Cherries, Families and Anaerobic Digestion
It’s a Fact
Washington is the nation’s leading producer of sweet cherries. The crop returned about $169 million to the state’s 2,400 growers in 2003.
Family Meals Still on the Decline
Despite scientific evidence that families eat more nutritiously and children are less prone to high-risk behaviors when families eat together regularly, family meals continue to decline, according to registered dietitian Martha Marino of the Nutrition Education Network of Washington. The Nutrition Education Network is an alliance of public and private organizations coordinated through Washington State University Extension. “The increasing demands on our time pose a real challenge to families having regular meals together,” said Sue Butkus, a nutrition specialist at WSU’s Puyallup Research and Extension Center. “Between work schedules, soccer and band practices for the kids, video games and the Internet, family meals together tend to get squeezed out.” A national survey found that children who regularly eat with their families have fewer behavior problems in school. They also are less likely to get involved in drugs, alcohol and early sexual behavior.
For more information, visit: http://nutrition.wsu.edu/nen/.
Anaerobic Digestion: Turning manure into marketable bioproducts
Shulin Chen, acting director of the WSU Center for Bioproducts and Bioenergy and professor of biological systems engineering, is conducting research to optimize anaerobic digester design for converting animal manure into marketable bioproducts. He has found that manure can be transformed into three high-value products: methane, which could supply 40 percent of the region’s residential electrical energy; a fibrous, organic material that is a perfect soil conditioner for nursery plantings and home gardening; and a crystallized solid called struvite that is rich in nutrients, including nitrogen and phosphorus.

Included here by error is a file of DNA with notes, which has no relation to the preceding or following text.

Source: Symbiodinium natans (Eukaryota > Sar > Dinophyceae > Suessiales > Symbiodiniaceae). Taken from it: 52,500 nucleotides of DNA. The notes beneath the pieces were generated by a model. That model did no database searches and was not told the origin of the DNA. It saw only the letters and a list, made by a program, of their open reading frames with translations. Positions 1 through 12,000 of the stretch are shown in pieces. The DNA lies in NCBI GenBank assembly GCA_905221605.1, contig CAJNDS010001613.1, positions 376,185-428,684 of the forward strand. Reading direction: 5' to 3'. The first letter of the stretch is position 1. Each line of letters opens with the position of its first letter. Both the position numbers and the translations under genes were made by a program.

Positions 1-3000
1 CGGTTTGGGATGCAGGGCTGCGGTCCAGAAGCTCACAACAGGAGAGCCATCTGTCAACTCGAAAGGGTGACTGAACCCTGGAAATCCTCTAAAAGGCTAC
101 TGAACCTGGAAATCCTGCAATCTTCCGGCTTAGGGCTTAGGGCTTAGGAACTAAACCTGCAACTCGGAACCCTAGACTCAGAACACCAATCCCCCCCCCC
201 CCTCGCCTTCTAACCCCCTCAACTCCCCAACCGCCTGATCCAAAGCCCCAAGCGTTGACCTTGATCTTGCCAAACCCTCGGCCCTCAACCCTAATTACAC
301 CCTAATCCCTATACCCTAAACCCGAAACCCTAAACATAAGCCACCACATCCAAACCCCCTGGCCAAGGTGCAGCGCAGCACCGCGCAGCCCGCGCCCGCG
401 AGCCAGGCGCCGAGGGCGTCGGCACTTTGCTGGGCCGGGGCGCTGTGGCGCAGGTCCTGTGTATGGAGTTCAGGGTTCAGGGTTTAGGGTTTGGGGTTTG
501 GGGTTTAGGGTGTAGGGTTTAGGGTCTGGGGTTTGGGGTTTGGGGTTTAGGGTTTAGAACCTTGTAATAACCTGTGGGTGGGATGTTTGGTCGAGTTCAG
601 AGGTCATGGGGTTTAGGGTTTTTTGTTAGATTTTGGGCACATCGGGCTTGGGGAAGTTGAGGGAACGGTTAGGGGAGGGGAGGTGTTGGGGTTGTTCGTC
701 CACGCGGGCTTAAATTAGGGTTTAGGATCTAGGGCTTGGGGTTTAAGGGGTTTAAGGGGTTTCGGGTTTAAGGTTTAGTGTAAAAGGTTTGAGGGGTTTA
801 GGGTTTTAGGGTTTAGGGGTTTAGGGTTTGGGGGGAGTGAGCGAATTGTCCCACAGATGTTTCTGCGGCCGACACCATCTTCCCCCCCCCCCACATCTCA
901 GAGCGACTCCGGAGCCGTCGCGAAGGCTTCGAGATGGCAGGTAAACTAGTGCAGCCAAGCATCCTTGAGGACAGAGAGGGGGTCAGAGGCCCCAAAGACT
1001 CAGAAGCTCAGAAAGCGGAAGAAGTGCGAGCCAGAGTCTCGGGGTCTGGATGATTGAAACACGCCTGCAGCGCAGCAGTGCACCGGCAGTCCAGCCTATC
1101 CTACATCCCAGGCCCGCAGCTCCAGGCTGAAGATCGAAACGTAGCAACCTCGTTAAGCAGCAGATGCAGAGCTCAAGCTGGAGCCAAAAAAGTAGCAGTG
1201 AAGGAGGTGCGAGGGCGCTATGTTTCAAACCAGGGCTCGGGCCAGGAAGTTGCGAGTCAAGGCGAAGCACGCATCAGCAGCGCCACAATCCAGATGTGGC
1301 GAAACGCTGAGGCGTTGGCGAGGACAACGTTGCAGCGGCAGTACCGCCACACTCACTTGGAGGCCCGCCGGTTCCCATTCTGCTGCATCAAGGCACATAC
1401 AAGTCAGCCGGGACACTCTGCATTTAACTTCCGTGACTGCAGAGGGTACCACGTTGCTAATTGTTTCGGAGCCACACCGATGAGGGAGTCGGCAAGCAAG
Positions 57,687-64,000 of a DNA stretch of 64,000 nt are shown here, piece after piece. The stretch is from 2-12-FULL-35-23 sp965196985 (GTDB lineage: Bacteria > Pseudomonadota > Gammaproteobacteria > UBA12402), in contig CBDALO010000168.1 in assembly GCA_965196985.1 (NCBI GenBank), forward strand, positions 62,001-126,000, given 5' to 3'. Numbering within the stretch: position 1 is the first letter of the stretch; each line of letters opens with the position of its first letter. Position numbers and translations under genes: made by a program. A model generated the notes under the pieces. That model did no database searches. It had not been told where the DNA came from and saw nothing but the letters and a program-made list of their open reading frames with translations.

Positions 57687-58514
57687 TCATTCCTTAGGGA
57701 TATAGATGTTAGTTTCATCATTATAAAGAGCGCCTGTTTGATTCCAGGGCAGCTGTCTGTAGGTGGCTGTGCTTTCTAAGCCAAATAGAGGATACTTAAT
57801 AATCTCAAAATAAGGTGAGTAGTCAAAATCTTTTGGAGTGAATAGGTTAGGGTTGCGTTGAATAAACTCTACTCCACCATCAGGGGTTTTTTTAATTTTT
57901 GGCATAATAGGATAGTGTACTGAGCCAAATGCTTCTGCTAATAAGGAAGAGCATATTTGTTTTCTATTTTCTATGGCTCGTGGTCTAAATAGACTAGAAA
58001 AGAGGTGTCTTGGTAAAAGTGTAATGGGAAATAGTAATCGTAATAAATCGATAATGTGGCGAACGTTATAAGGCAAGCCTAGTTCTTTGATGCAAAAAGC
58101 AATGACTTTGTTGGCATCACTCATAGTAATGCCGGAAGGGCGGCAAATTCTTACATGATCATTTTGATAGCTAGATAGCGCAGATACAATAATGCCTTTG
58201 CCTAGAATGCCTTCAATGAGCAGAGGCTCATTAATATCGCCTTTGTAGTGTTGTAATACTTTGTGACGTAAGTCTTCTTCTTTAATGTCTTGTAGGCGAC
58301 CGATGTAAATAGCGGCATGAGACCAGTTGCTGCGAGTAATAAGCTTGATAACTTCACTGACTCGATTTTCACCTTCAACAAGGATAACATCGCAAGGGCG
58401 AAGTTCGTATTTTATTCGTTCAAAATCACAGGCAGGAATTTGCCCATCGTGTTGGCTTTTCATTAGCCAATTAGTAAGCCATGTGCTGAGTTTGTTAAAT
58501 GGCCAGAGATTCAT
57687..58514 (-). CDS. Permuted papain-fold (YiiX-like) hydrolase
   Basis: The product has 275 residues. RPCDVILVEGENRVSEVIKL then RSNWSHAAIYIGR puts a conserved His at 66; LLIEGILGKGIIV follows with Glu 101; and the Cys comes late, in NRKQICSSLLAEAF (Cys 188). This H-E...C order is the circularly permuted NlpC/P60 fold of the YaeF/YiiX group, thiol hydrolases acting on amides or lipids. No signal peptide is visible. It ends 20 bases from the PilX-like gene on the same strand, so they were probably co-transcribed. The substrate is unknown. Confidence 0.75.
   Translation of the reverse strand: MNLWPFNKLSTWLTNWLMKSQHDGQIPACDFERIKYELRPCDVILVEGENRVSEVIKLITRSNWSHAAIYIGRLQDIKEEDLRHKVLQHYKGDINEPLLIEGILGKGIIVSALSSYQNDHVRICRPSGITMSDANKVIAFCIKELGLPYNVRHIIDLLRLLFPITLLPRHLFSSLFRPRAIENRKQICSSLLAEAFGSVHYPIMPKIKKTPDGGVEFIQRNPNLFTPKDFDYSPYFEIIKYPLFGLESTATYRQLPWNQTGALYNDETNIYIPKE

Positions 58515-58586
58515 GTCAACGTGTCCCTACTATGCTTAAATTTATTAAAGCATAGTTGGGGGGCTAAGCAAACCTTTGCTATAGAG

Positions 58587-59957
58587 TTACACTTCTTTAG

Anaerobic digestion is a natural, biological conversion process proven to be effective at converting wet organic wastes into biogas. That gas can be used to produce clean, renewable energy while also alleviating many of the environmental concerns associated with the waste, such as odor and greenhouse gas emissions. The process also helps to protect soil and water quality. The Vander Haak dairy in Whatcom County, a partnership in which WSU is involved, is operating the state’s first commercial anaerobic digester for dairy manure. The digester captures methane gas, which is then burned to generate electricity that is used by the farm, with any surplus generation being sold to the Northwest power grid.
Currently, the digester is generating about 285 kilowatts of power and processing the manure of 1,200 cattle.
For more information, visit: http://cff.wsu.edu/Project/dairy.html.